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Title: Sequence, structure and activity of yeast 3-phosphoglycerate kinase
Author: Conroy, Stephen C.
Awarding Body: University of Aberdeen
Current Institution: University of Aberdeen
Date of Award: 1983
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The four cyanogen bromide fragments of yeast 3-phosphoglycerate kinase (PGK) have been isolated and characterised. After digestion with proteolytic enzymes and specific cleavage reagents, the resuting peptides were purified by various methods and sequenced using the manual dansyl-Edman technique and the Beckman 890C liquid phase sequencer. The entire sequence of yeast PGK (415 residues) has been determined using a combination of amino acid sequence data and nucleotide sequence data. Nucleotide sequence data were supplied by Dr. A. Kingsman, University of Oxford. The yeast PGK sequence data have been fitted tothe 2.S electron density map and the nucleotide binding site has been fully characterised. The fitting of sequence data to the electron density map permitted identification of additional electron density which is probably attributable to the triose phosphate substrate. This binding site has also been characterised. The construction of the 1g:1cm model of yeast PGK permitted interpretation of chemical modification, NMR, hydrodynamic and kinetic data from a structural point of veiw, thereby allowing a catalytic mechanism to be proposed. This mechanism involves a major conformational change, triggered by the breaking of a salt-bridge between glutamate 190 and histidine 388 concommittant with the formation of the ternary enzyme-substrates complex. The conformational change brings the two substrates into close proximity, thereby permitting the in-line, direct, associative,phosphoryl transfer reaction to take place. The hydrodynamic properties of yeast PGK were examined in order to determine conditions under which PGK adopted its closed , catalytically active conformation. The solubility of yeast PGK in organic solvents commonly used as crystallising media was examined and experiments performed which were designed to crystallise a) the closed conformation of yeast PGK, and b) the substrate-free form of yeast PGK. No crystals have yet been observed in these experiments.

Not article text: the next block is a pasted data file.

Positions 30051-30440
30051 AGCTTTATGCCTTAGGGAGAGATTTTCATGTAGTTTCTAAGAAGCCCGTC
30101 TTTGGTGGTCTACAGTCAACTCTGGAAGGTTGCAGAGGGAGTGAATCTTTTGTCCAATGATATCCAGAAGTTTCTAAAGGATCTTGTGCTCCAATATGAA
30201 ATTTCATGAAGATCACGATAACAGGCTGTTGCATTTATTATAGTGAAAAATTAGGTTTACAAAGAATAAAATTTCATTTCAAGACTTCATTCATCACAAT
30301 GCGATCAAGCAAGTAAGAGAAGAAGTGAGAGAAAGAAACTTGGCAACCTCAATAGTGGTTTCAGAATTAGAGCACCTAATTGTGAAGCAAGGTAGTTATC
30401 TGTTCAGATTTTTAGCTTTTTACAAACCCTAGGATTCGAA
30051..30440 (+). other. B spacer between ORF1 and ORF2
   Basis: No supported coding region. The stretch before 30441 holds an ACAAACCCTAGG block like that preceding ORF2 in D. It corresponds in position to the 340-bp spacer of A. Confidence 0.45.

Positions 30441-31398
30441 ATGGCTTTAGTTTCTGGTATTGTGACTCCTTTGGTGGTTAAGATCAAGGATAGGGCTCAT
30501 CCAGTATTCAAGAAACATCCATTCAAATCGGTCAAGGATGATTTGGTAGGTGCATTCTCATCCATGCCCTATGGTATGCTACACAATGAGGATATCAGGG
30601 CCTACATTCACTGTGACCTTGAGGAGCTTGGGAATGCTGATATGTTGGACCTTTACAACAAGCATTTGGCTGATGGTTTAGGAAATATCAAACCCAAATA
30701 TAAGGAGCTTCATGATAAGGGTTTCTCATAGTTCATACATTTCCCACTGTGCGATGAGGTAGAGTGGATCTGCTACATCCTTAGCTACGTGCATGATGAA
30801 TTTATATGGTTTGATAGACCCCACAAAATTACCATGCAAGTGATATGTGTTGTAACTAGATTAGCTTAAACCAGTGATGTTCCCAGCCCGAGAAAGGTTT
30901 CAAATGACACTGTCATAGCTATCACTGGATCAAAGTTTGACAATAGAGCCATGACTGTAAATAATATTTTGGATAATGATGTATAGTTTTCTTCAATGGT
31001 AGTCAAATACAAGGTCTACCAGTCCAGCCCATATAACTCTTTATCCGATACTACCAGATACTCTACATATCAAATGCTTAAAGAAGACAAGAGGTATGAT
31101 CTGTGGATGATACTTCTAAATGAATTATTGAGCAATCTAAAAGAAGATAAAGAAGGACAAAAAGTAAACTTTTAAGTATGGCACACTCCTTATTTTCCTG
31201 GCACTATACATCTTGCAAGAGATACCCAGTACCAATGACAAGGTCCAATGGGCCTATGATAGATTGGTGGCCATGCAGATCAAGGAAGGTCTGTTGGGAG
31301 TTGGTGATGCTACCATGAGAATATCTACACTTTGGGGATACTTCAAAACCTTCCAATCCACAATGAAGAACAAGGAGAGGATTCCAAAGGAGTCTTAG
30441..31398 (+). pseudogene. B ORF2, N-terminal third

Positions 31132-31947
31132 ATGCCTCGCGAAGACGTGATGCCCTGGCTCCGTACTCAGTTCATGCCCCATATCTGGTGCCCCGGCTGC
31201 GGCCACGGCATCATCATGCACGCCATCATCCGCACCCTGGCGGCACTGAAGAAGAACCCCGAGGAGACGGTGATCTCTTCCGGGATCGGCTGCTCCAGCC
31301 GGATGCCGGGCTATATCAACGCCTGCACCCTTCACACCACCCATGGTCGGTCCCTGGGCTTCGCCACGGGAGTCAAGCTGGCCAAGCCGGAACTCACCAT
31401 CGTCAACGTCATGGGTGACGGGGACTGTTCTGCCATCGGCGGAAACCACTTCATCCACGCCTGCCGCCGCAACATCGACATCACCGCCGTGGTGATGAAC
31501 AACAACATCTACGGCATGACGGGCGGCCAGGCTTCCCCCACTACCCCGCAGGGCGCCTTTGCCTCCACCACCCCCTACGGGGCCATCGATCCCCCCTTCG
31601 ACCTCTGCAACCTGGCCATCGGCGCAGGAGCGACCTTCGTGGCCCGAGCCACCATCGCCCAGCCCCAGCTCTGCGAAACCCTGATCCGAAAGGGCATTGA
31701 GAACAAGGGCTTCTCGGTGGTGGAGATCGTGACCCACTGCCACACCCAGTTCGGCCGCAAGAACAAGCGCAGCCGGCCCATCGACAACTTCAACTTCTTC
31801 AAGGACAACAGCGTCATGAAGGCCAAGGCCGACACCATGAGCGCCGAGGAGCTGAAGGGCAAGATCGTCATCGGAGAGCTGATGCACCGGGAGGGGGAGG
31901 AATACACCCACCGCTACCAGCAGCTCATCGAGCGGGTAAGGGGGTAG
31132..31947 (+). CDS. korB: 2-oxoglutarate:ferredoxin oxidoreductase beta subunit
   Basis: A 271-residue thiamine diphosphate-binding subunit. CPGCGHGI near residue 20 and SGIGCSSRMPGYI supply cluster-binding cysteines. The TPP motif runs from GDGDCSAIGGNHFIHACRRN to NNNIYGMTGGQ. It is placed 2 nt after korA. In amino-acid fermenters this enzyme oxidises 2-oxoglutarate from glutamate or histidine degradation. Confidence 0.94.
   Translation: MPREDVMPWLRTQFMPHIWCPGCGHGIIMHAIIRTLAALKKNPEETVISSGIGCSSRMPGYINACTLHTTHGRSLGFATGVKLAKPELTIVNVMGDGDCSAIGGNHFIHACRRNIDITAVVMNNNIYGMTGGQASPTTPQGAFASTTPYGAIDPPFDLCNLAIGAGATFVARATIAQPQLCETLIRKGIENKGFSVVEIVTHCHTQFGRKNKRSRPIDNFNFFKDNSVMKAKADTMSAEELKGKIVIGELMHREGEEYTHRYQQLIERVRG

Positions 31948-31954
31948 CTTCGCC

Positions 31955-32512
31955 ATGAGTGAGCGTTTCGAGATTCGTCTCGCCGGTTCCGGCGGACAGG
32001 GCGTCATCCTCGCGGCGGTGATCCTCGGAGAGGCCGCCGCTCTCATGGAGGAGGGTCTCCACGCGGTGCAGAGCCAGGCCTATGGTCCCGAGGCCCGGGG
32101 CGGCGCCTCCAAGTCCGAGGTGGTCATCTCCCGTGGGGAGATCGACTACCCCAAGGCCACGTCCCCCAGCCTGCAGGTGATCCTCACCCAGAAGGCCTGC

Supervisor: Not available Sponsor: Not available
Qualification Name: Thesis (Ph.D.) Qualification Level: Doctoral
EThOS ID:  DOI: Not available
Keywords: Protein folding in yeast Molecular biology Cytology Genetics Biochemistry Botany